Intimacy and Italian Migration: Gender and Domestic Lives in a Mobile World

Intimacy and Italian Migration: Gender and Domestic Lives in a Mobile World

Intimacy and Italian Migration: Gender and Domestic Lives in a Mobile World

Intimacy and Italian Migration: Gender and Domestic Lives in a Mobile World

Synopsis

This provocative collection of essays adds a new dimension to our understanding of nation-building through its examination of the role of intimate cultural processes. First, by exploring the private lives of migrants from Italy through biography, oral history, and ethnography, these essays suggest why and howaacross culturesa Italianness has come to be associated with a particular kind of femininity and supposedly distinctive elements of domestic life symbolized by long-held stereotypes of the Italian mother. On a larger scale, while the editors and contributors share with previous works on the Italian diaspora a keen interest in the imagining of nations across national borders, here they refocus our attention to the significance of the domestic, particularly the lives of individual men and women, their families, and the communities they lovedaand left behind.

Excerpt

Loretta Baldassar and Donna R. Gabaccia

That nations are not natural phenomena but rather products of human imagination and (to varying degrees) choice has become a truism of modern intellectual life. Recent historical scholarship on international migration has made it equally obvious that the imagining of Italianness and of Italy occurred as much across as within the political boundaries that nation-states worked so hard to draw; impose; and, once formed, enforce. Nations cannot create such boundaries independent of an international system of nations that recognize them as significant. The movement of people, ideas, and goods across borders has often played a part in the emergence of nations and national identities. Nevertheless, nation-states have, more often than not, struggled to regulate these border-crossing movements, often viewing them as unnatural and as threatening to their sovereignty.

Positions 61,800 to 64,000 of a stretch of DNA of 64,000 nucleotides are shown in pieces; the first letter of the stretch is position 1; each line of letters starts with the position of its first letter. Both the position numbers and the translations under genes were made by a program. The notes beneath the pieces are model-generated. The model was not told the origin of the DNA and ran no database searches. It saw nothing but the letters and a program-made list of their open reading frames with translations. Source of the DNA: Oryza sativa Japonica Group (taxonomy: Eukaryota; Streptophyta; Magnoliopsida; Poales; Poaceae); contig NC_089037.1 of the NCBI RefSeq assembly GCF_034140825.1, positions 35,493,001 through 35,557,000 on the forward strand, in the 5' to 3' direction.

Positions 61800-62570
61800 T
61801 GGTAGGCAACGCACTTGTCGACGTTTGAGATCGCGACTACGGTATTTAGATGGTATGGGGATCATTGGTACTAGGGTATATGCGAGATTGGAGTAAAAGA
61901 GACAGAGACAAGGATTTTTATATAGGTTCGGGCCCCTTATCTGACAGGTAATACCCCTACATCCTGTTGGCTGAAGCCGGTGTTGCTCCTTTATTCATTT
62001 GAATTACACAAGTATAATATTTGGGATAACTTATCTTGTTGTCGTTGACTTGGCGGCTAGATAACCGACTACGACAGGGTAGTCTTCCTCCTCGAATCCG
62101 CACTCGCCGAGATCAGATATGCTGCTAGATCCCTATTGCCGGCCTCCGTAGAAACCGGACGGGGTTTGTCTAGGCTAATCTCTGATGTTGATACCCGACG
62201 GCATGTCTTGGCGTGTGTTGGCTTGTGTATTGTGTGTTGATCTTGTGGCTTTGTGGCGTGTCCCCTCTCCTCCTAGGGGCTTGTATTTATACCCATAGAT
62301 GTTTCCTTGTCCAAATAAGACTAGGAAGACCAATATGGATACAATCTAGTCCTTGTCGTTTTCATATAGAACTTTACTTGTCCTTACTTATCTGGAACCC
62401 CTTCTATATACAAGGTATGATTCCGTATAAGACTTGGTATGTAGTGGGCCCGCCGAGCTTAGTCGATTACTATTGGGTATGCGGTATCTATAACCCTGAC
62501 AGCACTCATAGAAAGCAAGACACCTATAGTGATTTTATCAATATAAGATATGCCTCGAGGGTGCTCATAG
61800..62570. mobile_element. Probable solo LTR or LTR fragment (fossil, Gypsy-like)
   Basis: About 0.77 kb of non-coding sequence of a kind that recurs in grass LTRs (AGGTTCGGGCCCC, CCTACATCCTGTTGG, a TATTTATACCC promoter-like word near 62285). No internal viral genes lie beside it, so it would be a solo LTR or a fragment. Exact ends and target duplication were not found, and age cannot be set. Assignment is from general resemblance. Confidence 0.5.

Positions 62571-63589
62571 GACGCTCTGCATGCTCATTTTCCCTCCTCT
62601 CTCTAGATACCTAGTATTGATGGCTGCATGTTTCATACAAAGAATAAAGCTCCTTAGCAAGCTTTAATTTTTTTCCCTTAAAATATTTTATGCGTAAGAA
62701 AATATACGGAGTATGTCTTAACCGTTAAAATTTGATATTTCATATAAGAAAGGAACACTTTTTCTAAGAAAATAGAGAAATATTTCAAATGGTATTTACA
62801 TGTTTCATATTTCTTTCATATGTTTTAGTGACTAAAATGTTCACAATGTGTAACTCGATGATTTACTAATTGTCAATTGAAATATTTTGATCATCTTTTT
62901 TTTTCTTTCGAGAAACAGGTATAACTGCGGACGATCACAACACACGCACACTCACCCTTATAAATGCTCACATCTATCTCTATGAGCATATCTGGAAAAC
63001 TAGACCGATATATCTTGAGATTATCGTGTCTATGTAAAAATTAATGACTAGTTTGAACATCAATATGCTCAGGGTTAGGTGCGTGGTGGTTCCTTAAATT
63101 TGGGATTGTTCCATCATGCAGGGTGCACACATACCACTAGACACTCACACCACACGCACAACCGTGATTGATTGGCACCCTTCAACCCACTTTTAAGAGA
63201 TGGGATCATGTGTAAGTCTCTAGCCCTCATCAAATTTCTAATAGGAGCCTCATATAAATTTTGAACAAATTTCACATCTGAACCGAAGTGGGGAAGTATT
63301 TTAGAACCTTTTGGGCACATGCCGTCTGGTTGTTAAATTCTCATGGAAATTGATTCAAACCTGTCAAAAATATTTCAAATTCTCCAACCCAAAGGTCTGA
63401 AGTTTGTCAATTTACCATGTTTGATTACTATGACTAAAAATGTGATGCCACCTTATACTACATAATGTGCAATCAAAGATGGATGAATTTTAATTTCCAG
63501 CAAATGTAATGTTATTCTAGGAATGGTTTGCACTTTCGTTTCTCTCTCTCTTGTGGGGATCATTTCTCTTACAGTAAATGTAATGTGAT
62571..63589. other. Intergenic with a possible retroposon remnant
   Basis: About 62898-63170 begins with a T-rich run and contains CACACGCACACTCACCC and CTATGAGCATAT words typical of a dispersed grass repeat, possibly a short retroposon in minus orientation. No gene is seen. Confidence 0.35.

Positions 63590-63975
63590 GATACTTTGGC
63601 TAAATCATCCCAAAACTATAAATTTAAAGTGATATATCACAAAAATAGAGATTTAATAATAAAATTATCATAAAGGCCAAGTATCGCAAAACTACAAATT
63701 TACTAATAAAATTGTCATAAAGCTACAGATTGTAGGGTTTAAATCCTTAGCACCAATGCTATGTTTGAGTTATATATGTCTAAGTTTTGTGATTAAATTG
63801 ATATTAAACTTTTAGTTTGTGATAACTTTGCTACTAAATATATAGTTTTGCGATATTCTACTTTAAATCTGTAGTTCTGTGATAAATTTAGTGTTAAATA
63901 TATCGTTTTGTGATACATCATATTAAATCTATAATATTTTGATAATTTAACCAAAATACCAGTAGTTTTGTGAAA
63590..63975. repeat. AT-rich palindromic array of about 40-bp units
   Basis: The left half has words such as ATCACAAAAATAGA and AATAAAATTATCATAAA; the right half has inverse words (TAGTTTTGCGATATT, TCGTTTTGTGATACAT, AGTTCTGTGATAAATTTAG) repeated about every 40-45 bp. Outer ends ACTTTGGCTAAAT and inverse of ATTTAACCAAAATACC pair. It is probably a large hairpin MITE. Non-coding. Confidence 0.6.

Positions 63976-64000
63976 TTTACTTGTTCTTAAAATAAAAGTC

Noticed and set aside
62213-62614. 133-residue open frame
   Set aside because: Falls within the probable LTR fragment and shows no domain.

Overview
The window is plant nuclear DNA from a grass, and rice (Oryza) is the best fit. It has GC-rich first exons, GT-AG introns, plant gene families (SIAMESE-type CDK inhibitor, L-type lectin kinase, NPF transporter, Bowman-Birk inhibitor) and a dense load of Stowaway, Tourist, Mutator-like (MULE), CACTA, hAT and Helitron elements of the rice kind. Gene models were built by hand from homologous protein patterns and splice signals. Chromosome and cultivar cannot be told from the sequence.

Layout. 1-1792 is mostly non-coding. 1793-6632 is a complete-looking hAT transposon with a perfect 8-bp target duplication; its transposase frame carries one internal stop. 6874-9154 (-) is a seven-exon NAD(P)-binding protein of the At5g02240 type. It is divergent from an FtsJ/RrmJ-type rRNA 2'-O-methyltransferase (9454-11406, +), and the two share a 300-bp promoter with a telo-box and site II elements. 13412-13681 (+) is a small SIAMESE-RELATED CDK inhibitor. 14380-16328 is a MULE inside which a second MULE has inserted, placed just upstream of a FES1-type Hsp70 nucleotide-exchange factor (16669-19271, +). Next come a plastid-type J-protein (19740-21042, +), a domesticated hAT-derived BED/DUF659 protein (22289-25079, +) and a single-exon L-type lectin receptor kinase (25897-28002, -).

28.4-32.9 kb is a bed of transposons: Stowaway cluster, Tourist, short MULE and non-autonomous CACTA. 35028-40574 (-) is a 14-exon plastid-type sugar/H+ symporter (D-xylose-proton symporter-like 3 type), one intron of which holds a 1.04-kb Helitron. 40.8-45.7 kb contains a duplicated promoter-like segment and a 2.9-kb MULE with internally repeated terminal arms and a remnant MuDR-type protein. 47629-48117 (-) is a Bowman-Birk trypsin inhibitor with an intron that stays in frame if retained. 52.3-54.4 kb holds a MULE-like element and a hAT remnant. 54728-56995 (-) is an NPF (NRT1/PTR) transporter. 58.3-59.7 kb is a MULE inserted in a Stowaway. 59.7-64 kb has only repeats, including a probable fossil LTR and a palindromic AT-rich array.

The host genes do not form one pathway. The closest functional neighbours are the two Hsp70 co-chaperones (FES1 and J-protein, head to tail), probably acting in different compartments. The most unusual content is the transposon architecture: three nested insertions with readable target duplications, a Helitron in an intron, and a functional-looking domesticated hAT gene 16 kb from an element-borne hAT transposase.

Much of the scholarly literature on Italy’s modern migrants and on the consolidation of Italy through border-crossing movement has focused on wage earning, politics, proletarian mobilizations, and residential districts as key sites of Italian nation building. Inevitably, perhaps, such studies have highlighted the nationalization of men and the activities of men in creating the nation. Men have, of course, figured centrally in nation building and in the imagining of nations, as well as in Italy’s migrations. Still, it is quite striking that, across cultures, Italianness is often associated with or symbolized by femininity, passionate emotions, or elements of domestic life—the Italian mother, a peculiarly “Italian” intensity of family solidarities, the ardor of romantic love, or the pleasures of eating and of the table. Precisely because affective ties, and life outside the workplace, remained somewhat shadowy in such works as Italian Workers of the World, and Women, Gender, and Transnational Lives, we felt that a third international collaboration—and one that was different from the collaborations that produced these two volumes—should specifically pick up these themes.

Thus, while we share with earlier works on Italians around the world a keen interest in the imagining of nations across national borders, our focus here is the intimate and domestic lives of individual men and women, their families, and the communities they loved, and within which they married, procreated, raised children, and dreamed of . . .

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